Voter rights under attack again in Utah

The Better UTAH Beat airs Tuesday afternoons on KVNU’s For the People. Podcasts of previous episodes are available here.
We are now in week two of the legislative session and the political stakes and chatter are starting to increase. Two bills that relate to electoral participation are of particular concern.

HB244, Voting and Voter Registration Amendments, sponsored by Rep. Jake Anderegg, would require a birth certificate or other proof of citizenship when registering to vote. Since proof of citizenship is required to get a driver’s license–and voter ID is required when voting–the bill is entirely punitive, redundant and unnecessary. Its design is clear: to suppress Utah’s already low voter turnout rates.

This bill would add an undue burden on clerks and any organization or individual that might work on registering people to vote, like non-profit good government groups like Alliance for a Better UTAH and the League of Women Voters, as well as the various political parties. But there’s more: the bill would likely be in violation of federal election law.

In fact, the Supreme Court ruled on a similar law in Arizona that would have also required citizenship verification. Federal election law prohibits state voter registration forms from requiring more information than federal voter registration forms. Right now, the state registration form doubles as the federal voter registration form–that would change if Anderegg’s law passes. If this bill passed it would make clerks hold two separate elections–one federal and one state. You can imagine how expensive that would get. Fortunately Anderegg has been getting pushback. It looks like he is having second thoughts and may be willing to substitute a bill that would require an audit or review of state registrations to determine if this issue even exists or if, like many bills like this, it is a solution looking for a problem.

The second voter bill, HB252, Absentee Ballot Amendments, sponsored by Rep. Jim Bird, would eliminate the option of mail-only elections. Bird claims that people need the option to vote in person at a polling facility if they so choose, rather than by mail. It doesn’t appear that Rep. Bird is very familiar with mail-only elections–turns out the bill isn’t necessary because currently, when a county or municipality has held mail-only elections, they have still left available options for in-person voting, typically at the county seat or clerk’s office.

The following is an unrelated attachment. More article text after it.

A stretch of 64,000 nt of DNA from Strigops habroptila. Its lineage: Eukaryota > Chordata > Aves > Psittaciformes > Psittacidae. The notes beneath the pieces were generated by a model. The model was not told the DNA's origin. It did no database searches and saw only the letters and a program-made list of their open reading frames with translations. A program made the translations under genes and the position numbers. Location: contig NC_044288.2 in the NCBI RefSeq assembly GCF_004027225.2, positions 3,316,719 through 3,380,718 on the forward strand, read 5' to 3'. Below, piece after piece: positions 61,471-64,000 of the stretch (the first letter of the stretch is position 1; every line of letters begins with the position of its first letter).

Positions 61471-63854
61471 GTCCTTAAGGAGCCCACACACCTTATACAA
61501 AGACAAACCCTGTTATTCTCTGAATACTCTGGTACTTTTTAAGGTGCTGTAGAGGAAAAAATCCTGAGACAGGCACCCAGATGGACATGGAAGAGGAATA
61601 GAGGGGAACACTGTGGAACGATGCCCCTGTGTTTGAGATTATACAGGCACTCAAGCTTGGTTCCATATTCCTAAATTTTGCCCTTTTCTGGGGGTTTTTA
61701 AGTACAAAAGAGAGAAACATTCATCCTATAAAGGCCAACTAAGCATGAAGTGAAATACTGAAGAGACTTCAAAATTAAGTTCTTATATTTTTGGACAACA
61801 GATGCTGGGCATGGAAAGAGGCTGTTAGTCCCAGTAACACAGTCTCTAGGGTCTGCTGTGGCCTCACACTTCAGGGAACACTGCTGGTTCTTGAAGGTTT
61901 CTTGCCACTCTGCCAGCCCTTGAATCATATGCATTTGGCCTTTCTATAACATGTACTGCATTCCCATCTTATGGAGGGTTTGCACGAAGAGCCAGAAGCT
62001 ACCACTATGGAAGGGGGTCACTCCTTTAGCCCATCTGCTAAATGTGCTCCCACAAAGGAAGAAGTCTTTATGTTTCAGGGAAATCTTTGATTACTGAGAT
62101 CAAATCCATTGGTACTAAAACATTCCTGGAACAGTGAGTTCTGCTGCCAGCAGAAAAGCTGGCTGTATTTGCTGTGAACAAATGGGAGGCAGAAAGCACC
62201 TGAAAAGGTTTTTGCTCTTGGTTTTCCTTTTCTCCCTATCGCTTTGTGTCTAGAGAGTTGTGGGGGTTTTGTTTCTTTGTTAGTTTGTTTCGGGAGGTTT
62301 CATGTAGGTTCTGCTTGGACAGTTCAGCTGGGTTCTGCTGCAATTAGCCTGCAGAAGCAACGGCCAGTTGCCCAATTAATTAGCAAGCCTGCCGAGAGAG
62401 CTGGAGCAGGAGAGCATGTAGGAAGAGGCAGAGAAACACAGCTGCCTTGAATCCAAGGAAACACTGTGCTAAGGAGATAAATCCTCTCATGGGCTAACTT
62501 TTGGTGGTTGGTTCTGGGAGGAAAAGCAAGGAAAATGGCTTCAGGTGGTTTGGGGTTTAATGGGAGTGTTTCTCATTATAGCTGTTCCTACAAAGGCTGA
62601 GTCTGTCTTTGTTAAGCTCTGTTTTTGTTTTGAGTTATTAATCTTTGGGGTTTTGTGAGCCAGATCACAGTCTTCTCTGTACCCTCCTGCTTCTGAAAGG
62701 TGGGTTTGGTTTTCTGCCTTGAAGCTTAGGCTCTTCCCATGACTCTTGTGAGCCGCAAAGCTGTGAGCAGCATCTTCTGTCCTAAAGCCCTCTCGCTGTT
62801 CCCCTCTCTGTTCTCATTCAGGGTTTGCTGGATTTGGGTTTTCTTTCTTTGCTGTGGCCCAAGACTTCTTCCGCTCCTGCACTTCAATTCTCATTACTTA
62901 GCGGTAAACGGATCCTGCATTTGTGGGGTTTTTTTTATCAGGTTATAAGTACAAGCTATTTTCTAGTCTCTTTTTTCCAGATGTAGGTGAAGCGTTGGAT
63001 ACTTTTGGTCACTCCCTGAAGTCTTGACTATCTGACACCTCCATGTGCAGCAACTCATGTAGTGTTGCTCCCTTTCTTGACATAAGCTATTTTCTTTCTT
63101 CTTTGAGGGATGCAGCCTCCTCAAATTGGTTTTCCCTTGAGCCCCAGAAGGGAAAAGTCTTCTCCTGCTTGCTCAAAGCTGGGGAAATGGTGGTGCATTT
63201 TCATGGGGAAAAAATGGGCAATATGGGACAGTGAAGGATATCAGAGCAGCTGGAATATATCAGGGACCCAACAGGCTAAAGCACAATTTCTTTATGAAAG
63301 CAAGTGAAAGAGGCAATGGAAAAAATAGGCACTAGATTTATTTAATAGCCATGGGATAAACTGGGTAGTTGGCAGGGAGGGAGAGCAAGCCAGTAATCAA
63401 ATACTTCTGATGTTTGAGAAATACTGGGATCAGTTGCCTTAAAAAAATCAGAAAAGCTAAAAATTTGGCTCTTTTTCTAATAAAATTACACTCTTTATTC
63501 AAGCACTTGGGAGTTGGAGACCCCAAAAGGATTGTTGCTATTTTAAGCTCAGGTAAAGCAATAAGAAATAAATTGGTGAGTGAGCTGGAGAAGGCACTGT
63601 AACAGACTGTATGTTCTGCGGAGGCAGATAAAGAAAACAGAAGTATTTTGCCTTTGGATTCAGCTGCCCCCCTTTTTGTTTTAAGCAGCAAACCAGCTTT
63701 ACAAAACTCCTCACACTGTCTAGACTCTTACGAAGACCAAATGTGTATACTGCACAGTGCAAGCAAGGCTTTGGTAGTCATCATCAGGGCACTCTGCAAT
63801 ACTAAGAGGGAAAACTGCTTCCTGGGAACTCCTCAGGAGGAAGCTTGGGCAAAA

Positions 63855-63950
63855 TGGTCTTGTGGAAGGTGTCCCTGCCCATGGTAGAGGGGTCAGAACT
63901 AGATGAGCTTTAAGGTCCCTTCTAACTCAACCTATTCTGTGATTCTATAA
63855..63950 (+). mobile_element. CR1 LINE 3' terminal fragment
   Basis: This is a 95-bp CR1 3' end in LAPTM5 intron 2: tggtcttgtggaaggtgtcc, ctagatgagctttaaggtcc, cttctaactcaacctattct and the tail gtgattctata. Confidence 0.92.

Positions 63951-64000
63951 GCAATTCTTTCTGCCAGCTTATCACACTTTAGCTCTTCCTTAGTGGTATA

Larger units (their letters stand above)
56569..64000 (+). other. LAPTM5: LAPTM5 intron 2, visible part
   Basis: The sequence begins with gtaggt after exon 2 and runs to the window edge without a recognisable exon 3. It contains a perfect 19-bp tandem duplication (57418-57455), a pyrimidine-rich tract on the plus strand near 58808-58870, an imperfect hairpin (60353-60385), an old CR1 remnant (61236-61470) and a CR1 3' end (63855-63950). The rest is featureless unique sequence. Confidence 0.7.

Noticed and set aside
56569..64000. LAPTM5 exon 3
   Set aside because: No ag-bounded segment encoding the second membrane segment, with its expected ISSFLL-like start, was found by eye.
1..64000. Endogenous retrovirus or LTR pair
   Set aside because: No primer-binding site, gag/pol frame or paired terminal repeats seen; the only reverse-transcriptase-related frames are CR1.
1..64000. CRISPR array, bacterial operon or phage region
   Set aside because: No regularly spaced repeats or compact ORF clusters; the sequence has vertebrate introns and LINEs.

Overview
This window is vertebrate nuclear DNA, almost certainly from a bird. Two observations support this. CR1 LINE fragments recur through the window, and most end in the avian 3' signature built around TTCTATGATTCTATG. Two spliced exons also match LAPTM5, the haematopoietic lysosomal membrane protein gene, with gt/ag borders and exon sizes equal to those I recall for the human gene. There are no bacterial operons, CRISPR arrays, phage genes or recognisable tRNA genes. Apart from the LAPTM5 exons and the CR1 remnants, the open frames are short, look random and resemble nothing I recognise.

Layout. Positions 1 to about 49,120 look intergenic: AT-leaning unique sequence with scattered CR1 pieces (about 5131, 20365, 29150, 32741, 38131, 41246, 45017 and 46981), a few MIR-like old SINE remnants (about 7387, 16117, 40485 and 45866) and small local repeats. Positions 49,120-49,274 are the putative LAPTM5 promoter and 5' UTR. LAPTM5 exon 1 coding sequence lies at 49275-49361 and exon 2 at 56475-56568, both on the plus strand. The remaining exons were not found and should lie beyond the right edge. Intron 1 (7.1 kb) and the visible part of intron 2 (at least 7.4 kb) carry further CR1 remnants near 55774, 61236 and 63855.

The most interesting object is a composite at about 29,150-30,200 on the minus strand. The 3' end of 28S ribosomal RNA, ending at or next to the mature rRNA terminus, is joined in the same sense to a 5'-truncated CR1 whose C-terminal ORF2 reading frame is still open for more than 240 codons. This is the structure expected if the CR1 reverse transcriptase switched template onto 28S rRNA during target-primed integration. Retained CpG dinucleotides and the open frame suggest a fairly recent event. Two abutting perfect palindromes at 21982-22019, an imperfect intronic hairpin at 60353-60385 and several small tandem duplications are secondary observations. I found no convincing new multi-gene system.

Bird’s bill would also be a burden on rural parts of the state. To eliminate the ability of the clerk and local officials to select a mail-only option would put an added burden on clerks from rural counties where they may not have the facilities to hold an in-person election, and where numbers are too small and too spread out to reasonably coordinate so many polling places.

There is also the fact that mail-only elections have had higher–in many occasions significantly higher–voter turnout rates. Voting by mail provides a more convenient way for people to participate, especially if they have to drive long distances to the polling place, are employed in shiftwork, if their hours overlap with polling hours, or if they are ill or home-bound. More and more states are testing mail-only elections and finding their turnout and participation levels consistently increase.

As has been the case throughout the nation in recent years, voting rights are under attack. This is unfortunately true in Utah as well. With already significantly low voter turnout rates, legislators should be considering any and all efforts to increase access to the polls, not restrict them. Anderegg and Bird’s bills are the problem, not the solution.

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